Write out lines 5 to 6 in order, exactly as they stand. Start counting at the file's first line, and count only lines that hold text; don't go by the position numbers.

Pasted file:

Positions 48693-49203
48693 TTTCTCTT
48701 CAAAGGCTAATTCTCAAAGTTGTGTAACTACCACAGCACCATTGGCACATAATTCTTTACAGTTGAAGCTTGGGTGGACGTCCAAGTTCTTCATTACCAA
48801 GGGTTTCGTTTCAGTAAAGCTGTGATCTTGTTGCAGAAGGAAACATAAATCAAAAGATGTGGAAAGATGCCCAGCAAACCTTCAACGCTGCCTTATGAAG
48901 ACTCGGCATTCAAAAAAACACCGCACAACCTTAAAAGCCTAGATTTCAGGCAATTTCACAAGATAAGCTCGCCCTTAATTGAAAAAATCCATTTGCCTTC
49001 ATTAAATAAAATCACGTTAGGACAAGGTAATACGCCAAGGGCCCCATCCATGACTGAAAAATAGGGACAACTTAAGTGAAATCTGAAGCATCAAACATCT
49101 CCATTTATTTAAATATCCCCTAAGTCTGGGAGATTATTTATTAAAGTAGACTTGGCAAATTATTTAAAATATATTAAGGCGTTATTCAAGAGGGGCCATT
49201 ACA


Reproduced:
48901 ACTCGGCATTCAAAAAAACACCGCACAACCTTAAAAGCCTAGATTTCAGGCAATTTCACAAGATAAGCTCGCCCTTAATTGAAAAAATCCATTTGCCTTC
49001 ATTAAATAAAATCACGTTAGGACAAGGTAATACGCCAAGGGCCCCATCCATGACTGAAAAATAGGGACAACTTAAGTGAAATCTGAAGCATCAAACATCT